Saturday, July 31, 2010

Delayed European auto market recovery may prolong SA's export pain

South African vehicle and component manufacturers exporting to Europe are likely to face tough conditions until 2012, as mounting government debt and budget deficits continue to dampen demand on the continent.

One such manufacturer is Toyota South Africa Motors (TSAM), which exports its Corolla to the continent, with current production at 150 vehicles a day, far short of the 440-units-a-day installed capacity at the Durban plant.

Local component manufacturers exporting to Europe are also feeling the pinch.

“Our biggest export market is Europe, and European markets are signalling distress in terms of car sales for 2010 and 2011. They paint a rather bleak picture –which isn’t good news for the component sector,” says National Association of Automotive Component and Allied Manufacturers (Naacam) executive director Roger Pitot.

More than 50% of South Africa’s component exports go towards vehicle assembly in Europe.
Based in the UK, PricewaterhouseCoopers (PWC) Autofacts senior analyst Michael Gartside tells Engineering News Online that “the first decent year of recovery [in Europe] will be 2012”.

He says PWC was forced to revise its original forecast that next year would be the year of recovery in terms of new passenger car sales in the European Union (EU).

Gartside says he expects sales in the 30 European countries researched to reach 13,4-million cars in 2010, down from 14,46-million in 2009, increasing marginally to 13,6-million units in 2011, and then finally improving to 14,4-million cars in 2012.

Did the government scrappage schemes – where some European government last year offered incentives to consumers to stimulate demand for new cars – assist in creating the current problem, as had been anticipated widely?

No, says Gartside.

“A lot of people believe it simply brought forward demand, but we think the incentives brought new buyers into the market.”

He notes that Germany, for example, heavily incentivised the sale of new vehicles, making it affordable for someone who could never before own a vehicle to go out and become a car owner.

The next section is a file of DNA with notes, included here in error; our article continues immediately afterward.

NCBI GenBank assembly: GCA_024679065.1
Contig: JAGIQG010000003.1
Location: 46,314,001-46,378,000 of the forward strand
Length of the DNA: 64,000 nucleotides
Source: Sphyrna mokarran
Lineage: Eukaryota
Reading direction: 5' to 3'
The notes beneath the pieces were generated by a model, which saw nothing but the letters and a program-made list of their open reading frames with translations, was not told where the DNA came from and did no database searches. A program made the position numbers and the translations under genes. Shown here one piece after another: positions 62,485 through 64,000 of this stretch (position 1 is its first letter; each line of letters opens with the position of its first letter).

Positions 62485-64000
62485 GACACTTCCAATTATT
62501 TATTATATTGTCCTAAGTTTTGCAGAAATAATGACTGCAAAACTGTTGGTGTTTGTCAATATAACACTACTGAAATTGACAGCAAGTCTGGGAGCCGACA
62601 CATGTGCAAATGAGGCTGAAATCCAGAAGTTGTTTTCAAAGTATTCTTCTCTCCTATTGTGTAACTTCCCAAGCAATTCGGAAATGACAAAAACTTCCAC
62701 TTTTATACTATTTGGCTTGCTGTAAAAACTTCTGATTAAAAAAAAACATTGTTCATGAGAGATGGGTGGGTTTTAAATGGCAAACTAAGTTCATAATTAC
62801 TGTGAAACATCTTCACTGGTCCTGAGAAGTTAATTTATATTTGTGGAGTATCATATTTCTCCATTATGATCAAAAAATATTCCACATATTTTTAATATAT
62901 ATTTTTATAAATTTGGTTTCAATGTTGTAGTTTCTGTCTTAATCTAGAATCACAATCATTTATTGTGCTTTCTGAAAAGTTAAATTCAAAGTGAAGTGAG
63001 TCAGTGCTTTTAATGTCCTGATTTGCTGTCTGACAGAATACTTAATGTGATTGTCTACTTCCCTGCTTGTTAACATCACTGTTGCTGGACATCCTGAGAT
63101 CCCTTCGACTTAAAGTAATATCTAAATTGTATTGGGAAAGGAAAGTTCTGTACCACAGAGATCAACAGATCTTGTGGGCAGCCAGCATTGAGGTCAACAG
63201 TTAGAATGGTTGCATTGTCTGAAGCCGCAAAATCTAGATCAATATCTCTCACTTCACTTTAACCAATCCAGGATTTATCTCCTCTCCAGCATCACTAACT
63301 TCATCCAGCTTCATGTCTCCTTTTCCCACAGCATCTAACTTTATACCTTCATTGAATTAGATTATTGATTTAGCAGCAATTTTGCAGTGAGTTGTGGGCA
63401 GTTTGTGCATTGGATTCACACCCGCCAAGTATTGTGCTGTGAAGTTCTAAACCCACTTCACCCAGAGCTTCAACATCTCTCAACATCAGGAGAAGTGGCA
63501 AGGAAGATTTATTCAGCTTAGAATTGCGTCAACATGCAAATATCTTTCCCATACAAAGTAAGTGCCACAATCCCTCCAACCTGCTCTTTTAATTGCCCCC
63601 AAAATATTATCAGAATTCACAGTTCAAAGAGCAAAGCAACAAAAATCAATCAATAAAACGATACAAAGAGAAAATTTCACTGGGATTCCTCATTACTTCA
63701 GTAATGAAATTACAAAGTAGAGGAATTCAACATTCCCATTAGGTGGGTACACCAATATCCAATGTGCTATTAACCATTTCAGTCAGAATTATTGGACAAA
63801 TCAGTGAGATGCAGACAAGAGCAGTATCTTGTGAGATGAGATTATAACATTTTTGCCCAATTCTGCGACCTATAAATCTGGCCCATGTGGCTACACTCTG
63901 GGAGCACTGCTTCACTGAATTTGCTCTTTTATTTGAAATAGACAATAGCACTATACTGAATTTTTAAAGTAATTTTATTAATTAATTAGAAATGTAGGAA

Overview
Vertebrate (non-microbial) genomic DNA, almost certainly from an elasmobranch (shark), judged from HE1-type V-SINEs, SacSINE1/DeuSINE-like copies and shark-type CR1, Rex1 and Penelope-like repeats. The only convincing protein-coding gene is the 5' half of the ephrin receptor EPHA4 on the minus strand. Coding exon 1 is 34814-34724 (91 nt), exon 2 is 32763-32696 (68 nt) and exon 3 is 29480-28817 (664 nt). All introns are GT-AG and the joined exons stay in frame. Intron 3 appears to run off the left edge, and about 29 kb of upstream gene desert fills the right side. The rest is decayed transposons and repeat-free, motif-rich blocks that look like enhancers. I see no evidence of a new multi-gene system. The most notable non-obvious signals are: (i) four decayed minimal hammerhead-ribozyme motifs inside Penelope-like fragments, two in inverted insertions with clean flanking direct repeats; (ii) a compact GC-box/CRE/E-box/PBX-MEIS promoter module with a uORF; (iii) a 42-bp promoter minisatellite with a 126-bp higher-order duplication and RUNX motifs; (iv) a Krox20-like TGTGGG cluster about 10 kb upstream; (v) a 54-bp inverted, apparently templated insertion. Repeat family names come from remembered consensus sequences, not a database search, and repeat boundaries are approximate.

In general, PWC’s research shows that the hangover from the various scrappage schemes has been less dramatic than many anticipated, with growing evidence of stronger underlying demand.

March and April sales in Germany were just 7,5% lower than the same period in 2008, before the crisis ensued.

Moreover, many markets not distorted by scrappage schemes have shown strong recovery. Belgium, Finland, the Netherlands, Norway and Sweden have seen demand grow by a collective 21% January through to May.

Instead of scrappage schemes, the new threat to vehicle sales rather comes from rising government debt and the measures taken to reduce this debt.

Measures in Greece, Ireland, Portugal, Romania and Spain may have implications for new car demand as most include a public sector wage freeze, while in Spain, they include a 5% pay cut in 2010, followed by a freeze in 2011, with VAT to also increase this year.

In Greece the impact is evidenced by vehicle registrations falling 54% in May.

Overall, EU risk factors are now weighted on the downside, says Gartside, and, hence, the expectation of a slowing recovery.

He adds that the recession, the oil price spike in 2008, combined with the number of first-time buyers entering the market on the back of the various scrappage schemes, have all served to change the structure of the European market.

Gartside says that sales of multipurpose and sports-utility vehicles have fallen significantly, with the sales of small cars rising sharply.

The small car sector grew from 37% of the car market in Europe in 2007, to 45% in 2009.

However, Gartside says that this trend may cool down in 2010 as scrappage schemes fall away.
Edited by: Creamer Media Reporter


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